Tanvi Misra is a staff writer for CityLab covering immigrant communities, housing, economic inequality, and culture. She also authors Navigator, a weekly newsletter for urban explorers (subscribe here). Her work also appears in The Atlantic, NPR, and BBC.
Even in the diversifying big cities, the average white person’s neighborhood is whiter than the metropolitan area he or she is in.
People of color have driven almost all the population growth in the largest U.S. metros since 2000. But, if you live in the kind of neighborhoods where the average white person lives, you might not have noticed.
That’s according to a fresh analysis of newly released Census data by Brookings Institution demographer William Frey. In it, Frey describes how Blacks, Asians, Hispanics, and other minority groups filtered into the 100 largest metro areas in the last 15 years, settling down in their cities and the suburbs. Overall, these places became less white—from 64 percent in 2000 to 56 percent, per 2011 to 2015 estimates. But that influx of diversity only made a modest dent in those neighborhoods most likely to have white residents: Their share dropped from 79 percent in 2000 (which was high to begin with) to a 72 percent in recent years. In other words, white neighborhoods stubbornly remain whiter than the larger areas they’re in.
The following chart shows the change in racial make-up of metros (two bars on the left) to that in neighborhoods where white people tend to live (two bars on the right):
This diversity gap varies between metros. Although all white neighborhoods are getting at least a little less white, the shift is “especially noticeable” in the largest 51 with over a million residents, Frey notes. In already-diverse metros with larger minority populations, like Los Angeles and Houston, white residents had—and continue to have—more exposure to other races in their neighborhoods compared to, say, Pittsburgh and Milwaukee. Others, like Las Vegas and Orlando, have seen influxes of people of color, resulting in a double-digit drop in the share of white residents in neighborhoods where they’re likely to live.
Still, most large metros—diverse or not—continue to experience high levels of black-white, and black-Hispanic segregation. Milwaukee is the worst in that regard, measuring 81 on the dissimilarity index. That means that “81 percent of blacks would have to change neighborhoods to be distributed equally with whites,” within the metro, Frey explains.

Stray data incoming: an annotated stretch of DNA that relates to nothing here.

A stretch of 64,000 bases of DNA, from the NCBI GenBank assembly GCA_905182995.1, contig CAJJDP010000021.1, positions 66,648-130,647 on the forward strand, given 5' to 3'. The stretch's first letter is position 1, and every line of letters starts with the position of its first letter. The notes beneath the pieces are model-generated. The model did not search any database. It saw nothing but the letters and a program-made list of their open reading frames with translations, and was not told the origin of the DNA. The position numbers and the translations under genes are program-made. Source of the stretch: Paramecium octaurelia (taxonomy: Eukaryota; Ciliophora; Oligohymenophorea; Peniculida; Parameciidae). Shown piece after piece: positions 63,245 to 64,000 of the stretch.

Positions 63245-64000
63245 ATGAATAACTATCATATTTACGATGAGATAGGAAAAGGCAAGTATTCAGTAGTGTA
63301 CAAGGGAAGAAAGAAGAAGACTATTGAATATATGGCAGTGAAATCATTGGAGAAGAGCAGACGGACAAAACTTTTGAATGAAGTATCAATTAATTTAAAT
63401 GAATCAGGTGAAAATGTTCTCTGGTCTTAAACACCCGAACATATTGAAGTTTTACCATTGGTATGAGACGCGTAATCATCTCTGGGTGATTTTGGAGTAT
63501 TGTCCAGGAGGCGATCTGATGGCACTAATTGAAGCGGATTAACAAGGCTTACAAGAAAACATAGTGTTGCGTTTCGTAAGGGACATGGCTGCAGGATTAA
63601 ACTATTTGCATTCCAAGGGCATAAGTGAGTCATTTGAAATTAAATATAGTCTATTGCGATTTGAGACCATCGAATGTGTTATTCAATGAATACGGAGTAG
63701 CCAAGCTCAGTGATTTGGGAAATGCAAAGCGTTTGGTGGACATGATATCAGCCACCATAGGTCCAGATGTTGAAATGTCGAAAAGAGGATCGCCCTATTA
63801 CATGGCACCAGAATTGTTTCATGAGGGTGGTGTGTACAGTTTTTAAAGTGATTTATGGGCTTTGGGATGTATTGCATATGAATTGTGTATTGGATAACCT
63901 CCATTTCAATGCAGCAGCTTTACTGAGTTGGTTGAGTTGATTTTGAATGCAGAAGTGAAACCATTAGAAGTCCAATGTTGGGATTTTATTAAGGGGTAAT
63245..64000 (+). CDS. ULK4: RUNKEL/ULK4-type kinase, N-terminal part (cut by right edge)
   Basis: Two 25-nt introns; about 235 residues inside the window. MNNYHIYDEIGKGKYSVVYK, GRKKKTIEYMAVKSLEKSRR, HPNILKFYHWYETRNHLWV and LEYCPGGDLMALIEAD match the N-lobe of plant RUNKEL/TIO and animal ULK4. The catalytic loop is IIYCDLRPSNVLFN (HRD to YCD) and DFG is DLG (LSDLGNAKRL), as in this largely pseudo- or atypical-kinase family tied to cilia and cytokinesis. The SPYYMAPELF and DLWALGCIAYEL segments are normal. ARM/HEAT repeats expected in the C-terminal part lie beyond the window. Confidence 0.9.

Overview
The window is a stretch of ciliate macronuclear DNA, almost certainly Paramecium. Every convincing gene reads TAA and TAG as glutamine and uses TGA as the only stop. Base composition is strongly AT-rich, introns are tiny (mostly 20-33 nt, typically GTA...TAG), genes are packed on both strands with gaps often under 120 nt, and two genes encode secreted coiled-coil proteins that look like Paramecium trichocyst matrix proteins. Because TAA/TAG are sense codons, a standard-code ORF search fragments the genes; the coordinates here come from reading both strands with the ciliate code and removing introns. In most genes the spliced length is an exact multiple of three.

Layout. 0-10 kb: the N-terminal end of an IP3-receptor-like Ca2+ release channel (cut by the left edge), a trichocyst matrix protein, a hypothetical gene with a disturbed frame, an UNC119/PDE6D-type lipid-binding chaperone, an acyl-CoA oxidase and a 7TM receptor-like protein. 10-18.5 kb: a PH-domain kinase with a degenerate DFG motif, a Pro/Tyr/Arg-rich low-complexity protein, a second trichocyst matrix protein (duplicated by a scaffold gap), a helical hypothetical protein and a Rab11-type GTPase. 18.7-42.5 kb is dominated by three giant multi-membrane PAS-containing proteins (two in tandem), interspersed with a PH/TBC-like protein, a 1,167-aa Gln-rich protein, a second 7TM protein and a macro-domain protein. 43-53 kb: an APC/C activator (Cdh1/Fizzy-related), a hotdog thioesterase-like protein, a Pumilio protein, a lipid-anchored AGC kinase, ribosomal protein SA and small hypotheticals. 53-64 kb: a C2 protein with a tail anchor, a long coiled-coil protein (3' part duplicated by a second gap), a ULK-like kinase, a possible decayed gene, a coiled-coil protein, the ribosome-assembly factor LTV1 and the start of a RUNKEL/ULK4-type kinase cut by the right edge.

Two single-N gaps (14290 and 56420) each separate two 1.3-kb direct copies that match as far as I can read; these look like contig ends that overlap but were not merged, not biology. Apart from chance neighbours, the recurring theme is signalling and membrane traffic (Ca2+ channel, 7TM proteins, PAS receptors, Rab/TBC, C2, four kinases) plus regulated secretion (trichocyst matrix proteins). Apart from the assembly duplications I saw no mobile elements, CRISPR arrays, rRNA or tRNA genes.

Away from big cities, white neighborhoods get whiter. White folks in small metros tend to live in places that are now at 80 percent white, which is down from 84 percent in 2000. Outside metro areas, such locales are 85 percent white.
The tendency of white people to self-segregate has been something of a theme throughout American history, from early white flight between 1900 and 1930 to the subsequent government-subsidized white settlement of the suburbs to today’s less obvious discriminatory practices that keep neighborhoods separate and unequal. The realms in which Americans live, work, and attend school continues to be divided, driving apart public opinion on immigration, policing, welfare and really, every other policy that shapes the nation. As Frey concludes:
Neighborhood integration is not keeping pace with the declines that occurred during the decades that immediately followed the Civil Rights Era. Whites continue to reside in predominantly white neighborhoods, even in large, highly diverse metropolitan areas. And both blacks and Hispanics continue to be most segregated in areas that contain large numbers of these groups, and where concentrated poverty has risen. While macro demography broadly shapes our destiny, these new numbers indicate that additional forces must be involved to achieve more fully integrated living at the local level.